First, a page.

FYI: The AIP Bulletin of Science Policy News

Highlights of Science and Technology Policy Developments of 2009

Richard M. Jones
Number 1 - January 6, 2010  |  Search FYI  |   FYI Archives  |   Subscribe to FYI

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The following are selected highlights from FYI in 2009. Note that the month refers to the FYI publication date; see the archive for individual issues.

January:

House Speaker Nancy Pelosi (D-CA) stresses the importance of science, technology and innovation to the nation’s economic well-being at a policy meeting. House and Senate appropriators draft economic stimulus legislation that would provide billions of dollars for science facilities, research and instrumentation, and energy research and education. Steven Chu describes the essential role that the Department of Energy plays in the training, development, and employment of scientists and engineers at his Senate confirmation hearing. The House passes economic stimulus legislation. A report by the National Academy of Sciences concludes the nation’s export and visa control systems are “broken.”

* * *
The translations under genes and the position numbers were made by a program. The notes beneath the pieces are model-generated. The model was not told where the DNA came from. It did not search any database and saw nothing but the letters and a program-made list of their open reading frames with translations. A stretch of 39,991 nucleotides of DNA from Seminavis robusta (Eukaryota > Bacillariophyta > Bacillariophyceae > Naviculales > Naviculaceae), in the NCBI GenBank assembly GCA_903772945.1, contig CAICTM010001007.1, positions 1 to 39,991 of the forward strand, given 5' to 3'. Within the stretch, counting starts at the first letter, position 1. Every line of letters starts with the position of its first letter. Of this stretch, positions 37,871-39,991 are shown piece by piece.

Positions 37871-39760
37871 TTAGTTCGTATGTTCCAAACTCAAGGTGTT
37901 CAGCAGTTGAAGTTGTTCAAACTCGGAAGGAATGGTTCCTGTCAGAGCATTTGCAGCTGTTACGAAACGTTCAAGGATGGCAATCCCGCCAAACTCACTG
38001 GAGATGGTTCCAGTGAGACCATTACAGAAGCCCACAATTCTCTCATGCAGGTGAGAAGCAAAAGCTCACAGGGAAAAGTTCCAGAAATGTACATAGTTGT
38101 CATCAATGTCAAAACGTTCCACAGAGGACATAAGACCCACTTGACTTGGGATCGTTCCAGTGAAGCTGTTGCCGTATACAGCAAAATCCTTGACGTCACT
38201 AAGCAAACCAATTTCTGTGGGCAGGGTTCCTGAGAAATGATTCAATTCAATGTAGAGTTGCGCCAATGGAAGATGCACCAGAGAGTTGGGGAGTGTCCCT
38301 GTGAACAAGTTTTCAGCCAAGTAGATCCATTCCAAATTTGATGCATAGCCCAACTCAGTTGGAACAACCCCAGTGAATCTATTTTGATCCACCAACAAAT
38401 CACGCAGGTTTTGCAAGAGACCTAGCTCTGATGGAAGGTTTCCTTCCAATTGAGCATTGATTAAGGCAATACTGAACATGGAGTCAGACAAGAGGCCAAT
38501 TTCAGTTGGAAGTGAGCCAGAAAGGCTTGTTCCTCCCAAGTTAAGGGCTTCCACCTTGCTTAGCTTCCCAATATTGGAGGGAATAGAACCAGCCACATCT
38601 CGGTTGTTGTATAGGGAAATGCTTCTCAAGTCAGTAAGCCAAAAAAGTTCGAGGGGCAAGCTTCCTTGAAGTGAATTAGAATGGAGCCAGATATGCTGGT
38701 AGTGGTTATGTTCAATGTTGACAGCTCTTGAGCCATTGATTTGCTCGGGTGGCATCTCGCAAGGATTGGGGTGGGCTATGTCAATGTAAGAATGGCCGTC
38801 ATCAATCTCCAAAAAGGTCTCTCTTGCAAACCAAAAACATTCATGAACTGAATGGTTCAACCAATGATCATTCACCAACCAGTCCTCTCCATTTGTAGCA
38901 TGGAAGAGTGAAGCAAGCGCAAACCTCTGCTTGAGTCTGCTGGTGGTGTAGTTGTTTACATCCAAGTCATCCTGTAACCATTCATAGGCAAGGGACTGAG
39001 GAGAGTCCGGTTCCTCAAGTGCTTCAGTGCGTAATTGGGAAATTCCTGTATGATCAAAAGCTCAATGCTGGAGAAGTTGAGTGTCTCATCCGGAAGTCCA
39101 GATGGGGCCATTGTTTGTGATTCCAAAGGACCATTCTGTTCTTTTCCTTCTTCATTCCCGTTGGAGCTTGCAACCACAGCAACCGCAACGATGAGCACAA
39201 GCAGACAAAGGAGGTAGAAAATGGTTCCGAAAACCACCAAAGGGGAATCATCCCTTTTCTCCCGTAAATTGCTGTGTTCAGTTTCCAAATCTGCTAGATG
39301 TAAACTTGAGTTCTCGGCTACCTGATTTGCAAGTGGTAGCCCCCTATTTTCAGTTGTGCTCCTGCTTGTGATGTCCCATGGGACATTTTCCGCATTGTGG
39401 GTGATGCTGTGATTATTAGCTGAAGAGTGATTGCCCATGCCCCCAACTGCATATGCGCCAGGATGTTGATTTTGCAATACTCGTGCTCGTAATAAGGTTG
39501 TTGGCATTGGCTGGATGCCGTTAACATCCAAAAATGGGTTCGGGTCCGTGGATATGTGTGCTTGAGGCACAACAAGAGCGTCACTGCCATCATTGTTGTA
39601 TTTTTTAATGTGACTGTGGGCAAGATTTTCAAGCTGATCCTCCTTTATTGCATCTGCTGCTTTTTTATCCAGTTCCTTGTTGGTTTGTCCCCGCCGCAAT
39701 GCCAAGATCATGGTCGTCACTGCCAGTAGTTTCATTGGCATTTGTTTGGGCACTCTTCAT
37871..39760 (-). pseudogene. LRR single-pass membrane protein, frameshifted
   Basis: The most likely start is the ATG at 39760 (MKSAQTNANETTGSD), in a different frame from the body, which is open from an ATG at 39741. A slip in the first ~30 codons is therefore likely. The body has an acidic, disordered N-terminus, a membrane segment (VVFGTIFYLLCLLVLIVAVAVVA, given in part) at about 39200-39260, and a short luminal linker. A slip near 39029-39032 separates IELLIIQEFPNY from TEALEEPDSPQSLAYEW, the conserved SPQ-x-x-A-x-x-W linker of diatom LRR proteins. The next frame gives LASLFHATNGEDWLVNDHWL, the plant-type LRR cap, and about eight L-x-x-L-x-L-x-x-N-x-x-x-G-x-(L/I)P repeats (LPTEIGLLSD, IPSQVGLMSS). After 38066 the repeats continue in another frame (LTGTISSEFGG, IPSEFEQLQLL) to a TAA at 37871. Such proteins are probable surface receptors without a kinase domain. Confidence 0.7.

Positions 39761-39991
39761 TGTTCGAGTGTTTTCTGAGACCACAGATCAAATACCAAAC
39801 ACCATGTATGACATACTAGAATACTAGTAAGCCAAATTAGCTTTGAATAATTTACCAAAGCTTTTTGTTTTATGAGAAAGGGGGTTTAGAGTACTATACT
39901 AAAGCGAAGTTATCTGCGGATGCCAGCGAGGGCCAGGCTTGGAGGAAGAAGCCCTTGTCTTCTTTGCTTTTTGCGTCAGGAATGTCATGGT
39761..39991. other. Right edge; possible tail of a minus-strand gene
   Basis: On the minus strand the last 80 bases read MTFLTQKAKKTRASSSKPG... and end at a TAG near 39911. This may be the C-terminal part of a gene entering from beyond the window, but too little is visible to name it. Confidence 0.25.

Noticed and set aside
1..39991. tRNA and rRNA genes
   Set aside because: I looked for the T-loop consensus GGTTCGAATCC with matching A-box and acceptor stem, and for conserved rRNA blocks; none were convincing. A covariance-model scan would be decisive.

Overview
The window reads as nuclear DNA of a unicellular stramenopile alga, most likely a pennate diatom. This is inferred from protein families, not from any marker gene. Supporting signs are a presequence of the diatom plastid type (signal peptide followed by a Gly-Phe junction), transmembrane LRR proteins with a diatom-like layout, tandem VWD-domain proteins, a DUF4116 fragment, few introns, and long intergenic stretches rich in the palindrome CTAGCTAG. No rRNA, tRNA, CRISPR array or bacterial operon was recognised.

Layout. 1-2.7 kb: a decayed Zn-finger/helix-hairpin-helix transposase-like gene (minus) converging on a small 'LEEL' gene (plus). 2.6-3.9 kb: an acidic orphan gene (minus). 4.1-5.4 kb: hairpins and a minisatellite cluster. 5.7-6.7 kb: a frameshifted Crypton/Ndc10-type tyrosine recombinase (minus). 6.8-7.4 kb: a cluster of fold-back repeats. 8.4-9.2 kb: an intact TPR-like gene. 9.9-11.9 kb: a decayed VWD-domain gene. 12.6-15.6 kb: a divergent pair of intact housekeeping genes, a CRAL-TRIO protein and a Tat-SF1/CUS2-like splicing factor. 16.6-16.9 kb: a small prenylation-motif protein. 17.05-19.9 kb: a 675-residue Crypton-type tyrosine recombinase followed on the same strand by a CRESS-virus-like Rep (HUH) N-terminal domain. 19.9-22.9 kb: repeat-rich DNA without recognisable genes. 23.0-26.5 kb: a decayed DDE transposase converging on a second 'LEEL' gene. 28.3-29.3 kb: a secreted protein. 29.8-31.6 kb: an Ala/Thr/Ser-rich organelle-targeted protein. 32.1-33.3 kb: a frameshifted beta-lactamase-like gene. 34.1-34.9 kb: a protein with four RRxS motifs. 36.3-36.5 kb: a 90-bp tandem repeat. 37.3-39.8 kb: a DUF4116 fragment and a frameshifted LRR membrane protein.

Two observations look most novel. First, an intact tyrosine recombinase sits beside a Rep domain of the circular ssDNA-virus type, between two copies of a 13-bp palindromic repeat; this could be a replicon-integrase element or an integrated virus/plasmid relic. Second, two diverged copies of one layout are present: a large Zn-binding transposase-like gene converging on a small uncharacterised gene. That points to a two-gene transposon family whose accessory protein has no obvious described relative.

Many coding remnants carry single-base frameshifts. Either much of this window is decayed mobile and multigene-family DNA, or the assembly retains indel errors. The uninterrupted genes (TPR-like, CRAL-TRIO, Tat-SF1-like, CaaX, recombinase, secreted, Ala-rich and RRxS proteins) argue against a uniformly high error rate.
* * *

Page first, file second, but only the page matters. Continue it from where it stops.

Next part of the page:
February:

The Government Accountability Office identifies the space shuttle as one of thirteen “urgent issues” for the Obama Administration. A DOE advisory committee recommends additional funding for energy, climate change, and economic challenges. President Obama signs economic stimulus legislation providing an estimated $21.5 billion for scientific research. FY 2009 legislation is enacted increasing funding for NASA by 2.2 percent, the National Nuclear Security Administration by 3.6 percent, the U.S. Geological Survey by 3.7 percent, NSF by 5.9 percent, NIST by 8.4 percent, and the DOE Office of Science by 18.8 percent. The Obama Administration releases an FY 2010 budget request overview with many references to the importance of science.